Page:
EU Sues Apple With Massive $14 Billion Tax Evasion Lawsuit
Apple may be required to pay $14 billion in taxes to Ireland as a 2020 court order was found to have legal errors. The European Court of Justice (ECJ) determined that the EU General Court had made several legal mistakes and has instructed a reconsideration of its decision.
Three years ago, Apple was acquitted of exploiting a legal loophole that enabled the company to evade $14 billion in taxes owed in Ireland from 2003 to 2014.
In 2016, the European Commission accused Apple of receiving preferential treatment and enjoying tax cuts in Ireland, with the company being subjected to a 1% corporate tax rate instead of the standard 12.5%, contravening EU fair competition rules. Legal proceedings ensued, but the General Court of the European Union nullified the Commission's decision to impose retroactive taxes.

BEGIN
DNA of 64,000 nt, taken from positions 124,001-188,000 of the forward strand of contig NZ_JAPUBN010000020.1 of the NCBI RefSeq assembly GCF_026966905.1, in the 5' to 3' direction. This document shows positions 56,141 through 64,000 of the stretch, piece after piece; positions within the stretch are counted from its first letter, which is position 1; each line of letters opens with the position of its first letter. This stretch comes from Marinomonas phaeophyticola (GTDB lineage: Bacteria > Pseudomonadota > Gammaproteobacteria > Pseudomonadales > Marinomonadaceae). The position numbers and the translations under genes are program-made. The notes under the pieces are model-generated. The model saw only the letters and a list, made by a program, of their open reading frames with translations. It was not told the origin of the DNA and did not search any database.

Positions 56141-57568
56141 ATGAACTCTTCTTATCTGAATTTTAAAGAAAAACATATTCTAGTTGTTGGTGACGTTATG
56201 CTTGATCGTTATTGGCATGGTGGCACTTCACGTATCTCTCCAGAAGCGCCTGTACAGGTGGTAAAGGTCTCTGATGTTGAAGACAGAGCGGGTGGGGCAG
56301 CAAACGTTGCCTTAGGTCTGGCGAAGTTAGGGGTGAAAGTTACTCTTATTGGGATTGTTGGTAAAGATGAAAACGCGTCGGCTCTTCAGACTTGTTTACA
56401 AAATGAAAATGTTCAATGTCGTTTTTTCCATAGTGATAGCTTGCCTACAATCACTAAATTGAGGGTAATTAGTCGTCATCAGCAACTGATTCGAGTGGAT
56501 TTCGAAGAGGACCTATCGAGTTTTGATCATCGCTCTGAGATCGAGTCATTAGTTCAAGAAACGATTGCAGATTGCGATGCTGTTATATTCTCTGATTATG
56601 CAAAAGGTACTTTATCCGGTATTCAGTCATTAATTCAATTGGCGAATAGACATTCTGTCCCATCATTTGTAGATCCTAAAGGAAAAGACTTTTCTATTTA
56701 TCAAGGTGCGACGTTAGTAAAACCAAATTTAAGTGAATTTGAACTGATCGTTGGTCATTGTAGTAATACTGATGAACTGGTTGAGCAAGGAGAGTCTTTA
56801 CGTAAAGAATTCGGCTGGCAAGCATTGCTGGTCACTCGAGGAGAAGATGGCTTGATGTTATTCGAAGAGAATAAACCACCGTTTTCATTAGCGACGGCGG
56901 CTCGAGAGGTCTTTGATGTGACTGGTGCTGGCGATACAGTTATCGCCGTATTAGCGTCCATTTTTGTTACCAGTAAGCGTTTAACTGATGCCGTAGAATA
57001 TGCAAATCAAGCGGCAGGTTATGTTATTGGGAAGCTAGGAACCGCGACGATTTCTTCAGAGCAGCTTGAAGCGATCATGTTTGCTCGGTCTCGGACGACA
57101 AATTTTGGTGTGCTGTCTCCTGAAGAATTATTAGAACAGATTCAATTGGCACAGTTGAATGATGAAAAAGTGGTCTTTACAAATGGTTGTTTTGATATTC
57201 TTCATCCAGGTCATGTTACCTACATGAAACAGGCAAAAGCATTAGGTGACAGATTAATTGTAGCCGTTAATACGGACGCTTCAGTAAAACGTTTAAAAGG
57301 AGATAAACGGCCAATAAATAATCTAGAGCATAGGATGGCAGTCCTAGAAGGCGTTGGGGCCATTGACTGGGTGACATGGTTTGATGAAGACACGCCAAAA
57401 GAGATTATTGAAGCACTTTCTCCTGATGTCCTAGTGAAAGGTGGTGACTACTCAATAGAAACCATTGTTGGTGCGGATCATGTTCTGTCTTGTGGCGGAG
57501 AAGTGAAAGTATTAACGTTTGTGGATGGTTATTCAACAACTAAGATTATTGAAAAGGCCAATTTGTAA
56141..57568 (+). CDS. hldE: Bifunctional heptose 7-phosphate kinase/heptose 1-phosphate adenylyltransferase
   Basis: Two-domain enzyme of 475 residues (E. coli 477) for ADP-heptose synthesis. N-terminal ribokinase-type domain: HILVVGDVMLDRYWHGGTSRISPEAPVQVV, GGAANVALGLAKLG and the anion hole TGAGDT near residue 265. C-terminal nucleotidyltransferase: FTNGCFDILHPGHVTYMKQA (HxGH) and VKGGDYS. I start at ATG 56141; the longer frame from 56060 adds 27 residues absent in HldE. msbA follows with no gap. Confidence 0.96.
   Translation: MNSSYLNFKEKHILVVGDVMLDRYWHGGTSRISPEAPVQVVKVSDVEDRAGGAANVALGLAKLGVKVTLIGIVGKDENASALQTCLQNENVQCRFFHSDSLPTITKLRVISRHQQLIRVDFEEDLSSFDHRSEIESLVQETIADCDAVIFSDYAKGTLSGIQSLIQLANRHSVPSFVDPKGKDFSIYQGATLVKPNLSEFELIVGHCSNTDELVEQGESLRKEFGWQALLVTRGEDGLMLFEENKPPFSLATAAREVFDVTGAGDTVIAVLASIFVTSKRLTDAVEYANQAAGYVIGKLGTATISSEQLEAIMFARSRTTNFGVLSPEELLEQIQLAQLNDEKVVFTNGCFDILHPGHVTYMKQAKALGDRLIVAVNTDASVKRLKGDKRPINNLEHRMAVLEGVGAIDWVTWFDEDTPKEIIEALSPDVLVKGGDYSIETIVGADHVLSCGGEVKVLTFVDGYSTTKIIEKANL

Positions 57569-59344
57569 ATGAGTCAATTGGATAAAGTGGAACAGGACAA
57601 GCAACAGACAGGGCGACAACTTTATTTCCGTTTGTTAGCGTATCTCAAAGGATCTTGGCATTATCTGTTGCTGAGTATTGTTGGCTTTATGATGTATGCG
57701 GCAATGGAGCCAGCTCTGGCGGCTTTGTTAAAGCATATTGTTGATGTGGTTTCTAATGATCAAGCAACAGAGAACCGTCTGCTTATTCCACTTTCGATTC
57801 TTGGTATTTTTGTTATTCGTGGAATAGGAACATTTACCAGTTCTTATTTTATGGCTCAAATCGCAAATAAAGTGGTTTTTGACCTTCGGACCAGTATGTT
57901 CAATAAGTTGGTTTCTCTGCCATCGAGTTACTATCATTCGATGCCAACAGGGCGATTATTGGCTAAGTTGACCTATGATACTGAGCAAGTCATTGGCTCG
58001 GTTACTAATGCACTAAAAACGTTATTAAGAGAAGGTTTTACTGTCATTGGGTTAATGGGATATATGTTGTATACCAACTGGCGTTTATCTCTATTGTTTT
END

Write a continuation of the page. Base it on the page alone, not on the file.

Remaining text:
Apple contested the ruling, and in 2020, the EU's General Court upheld the challenge, asserting that regulators had not satisfied the legal criteria to demonstrate that Apple had gained an unjust advantage.
A decision on the new ruling is anticipated in the upcoming months. The ECJ clarified that tax laws are not under consideration in this discussion. Ireland's finance minister, Michael McGrath, asserted in a statement that his country has never extended state aid to Apple.
Previously, Apple had to remit the full amount, and the funds were placed in an escrow account. Currently, both parties must await the General Court's revised decision before advancing with the payment and concluding this matter.
An Apple spokesperson said:
We thank the court for its time and ongoing consideration in this case. The General Court's ruling was very clear that Apple received no selective advantage and no state aid, and we believe that should be upheld.